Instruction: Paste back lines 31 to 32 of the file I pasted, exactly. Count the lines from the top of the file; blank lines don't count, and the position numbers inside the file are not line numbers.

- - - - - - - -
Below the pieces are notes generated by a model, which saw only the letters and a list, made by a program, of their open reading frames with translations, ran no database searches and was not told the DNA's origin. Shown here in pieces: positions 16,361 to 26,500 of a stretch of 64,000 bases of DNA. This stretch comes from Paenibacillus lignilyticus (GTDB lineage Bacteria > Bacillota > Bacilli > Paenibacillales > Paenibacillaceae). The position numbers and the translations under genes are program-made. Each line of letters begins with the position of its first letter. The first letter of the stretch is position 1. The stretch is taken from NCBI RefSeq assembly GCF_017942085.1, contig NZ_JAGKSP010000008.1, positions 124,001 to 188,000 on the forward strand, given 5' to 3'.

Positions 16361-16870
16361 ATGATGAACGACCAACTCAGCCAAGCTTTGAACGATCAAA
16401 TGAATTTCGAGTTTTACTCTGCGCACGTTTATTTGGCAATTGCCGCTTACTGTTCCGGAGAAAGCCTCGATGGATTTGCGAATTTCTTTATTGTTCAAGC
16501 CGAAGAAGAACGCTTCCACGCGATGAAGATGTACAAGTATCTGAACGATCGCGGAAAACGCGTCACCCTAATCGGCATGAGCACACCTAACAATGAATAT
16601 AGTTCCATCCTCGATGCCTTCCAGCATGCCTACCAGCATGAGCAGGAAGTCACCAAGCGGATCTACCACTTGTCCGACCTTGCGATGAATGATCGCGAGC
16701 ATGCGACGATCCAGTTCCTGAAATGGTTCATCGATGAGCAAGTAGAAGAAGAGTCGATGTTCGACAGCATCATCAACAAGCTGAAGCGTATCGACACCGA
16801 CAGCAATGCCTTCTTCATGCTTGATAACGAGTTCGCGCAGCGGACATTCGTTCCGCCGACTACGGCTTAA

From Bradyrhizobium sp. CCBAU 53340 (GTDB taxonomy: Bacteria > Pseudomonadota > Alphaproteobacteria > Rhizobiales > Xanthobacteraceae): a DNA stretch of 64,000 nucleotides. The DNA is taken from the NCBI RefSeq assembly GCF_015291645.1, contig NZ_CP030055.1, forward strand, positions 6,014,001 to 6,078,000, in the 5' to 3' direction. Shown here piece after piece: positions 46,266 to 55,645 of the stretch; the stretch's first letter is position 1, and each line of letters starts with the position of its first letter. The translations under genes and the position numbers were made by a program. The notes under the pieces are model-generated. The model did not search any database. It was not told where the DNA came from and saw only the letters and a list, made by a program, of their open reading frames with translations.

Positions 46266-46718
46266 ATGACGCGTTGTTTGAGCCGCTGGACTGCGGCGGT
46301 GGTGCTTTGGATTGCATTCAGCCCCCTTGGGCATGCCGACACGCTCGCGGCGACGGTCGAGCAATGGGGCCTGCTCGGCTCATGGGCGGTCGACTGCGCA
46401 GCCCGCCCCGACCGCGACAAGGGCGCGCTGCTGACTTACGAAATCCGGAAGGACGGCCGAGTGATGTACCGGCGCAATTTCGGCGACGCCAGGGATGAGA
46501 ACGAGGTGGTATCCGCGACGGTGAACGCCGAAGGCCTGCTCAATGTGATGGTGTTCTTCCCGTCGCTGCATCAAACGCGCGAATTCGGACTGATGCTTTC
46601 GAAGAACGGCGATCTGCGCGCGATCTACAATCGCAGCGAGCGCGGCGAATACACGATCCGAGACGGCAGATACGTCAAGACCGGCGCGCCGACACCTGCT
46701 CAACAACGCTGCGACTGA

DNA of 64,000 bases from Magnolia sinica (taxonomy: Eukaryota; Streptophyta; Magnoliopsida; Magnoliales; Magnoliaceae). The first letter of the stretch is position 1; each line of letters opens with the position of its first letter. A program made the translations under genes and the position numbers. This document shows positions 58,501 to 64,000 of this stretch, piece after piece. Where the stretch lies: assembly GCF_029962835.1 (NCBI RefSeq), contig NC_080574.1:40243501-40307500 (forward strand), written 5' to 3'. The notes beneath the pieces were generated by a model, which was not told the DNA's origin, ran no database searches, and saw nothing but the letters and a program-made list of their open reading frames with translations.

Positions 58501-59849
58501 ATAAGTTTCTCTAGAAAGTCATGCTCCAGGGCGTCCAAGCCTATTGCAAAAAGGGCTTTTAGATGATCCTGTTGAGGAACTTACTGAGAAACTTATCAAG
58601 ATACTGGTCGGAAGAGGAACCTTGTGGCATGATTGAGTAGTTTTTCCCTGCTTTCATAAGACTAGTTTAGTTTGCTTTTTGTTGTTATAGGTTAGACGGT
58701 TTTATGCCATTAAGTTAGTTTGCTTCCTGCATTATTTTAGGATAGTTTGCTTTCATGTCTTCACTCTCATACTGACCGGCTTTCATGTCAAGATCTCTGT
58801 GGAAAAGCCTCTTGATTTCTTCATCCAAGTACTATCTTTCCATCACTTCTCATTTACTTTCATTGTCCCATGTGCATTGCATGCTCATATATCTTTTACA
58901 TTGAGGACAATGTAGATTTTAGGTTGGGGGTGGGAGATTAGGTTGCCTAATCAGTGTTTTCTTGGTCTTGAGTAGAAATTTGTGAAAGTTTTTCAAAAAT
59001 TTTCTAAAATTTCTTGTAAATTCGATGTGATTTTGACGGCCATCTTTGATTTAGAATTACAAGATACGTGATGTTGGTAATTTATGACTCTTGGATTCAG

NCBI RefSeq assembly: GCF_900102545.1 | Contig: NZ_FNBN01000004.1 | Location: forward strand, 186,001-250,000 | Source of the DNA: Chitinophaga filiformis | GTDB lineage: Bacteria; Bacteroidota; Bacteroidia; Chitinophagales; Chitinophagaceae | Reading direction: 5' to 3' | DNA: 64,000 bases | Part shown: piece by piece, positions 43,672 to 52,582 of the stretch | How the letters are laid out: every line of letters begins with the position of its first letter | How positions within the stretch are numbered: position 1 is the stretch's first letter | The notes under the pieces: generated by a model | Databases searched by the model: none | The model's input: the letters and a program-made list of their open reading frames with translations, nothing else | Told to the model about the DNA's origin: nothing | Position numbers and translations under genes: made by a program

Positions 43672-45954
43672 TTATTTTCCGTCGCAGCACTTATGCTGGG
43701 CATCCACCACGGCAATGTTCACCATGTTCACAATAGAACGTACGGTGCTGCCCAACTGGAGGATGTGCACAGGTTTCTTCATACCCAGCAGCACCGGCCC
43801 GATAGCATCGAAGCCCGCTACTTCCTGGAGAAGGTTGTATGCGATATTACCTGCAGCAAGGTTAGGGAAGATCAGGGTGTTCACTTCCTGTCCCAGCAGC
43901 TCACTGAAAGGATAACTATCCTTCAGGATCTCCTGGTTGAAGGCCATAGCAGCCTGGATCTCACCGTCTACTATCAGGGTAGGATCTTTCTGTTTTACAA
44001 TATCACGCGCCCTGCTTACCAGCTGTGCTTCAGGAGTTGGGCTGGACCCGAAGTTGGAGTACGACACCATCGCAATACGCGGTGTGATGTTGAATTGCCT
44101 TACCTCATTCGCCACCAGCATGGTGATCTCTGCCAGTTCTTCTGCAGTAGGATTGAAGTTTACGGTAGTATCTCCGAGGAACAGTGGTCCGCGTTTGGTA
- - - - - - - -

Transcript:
44001 TATCACGCGCCCTGCTTACCAGCTGTGCTTCAGGAGTTGGGCTGGACCCGAAGTTGGAGTACGACACCATCGCAATACGCGGTGTGATGTTGAATTGCCT
44101 TACCTCATTCGCCACCAGCATGGTGATCTCTGCCAGTTCTTCTGCAGTAGGATTGAAGTTTACGGTAGTATCTCCGAGGAACAGTGGTCCGCGTTTGGTA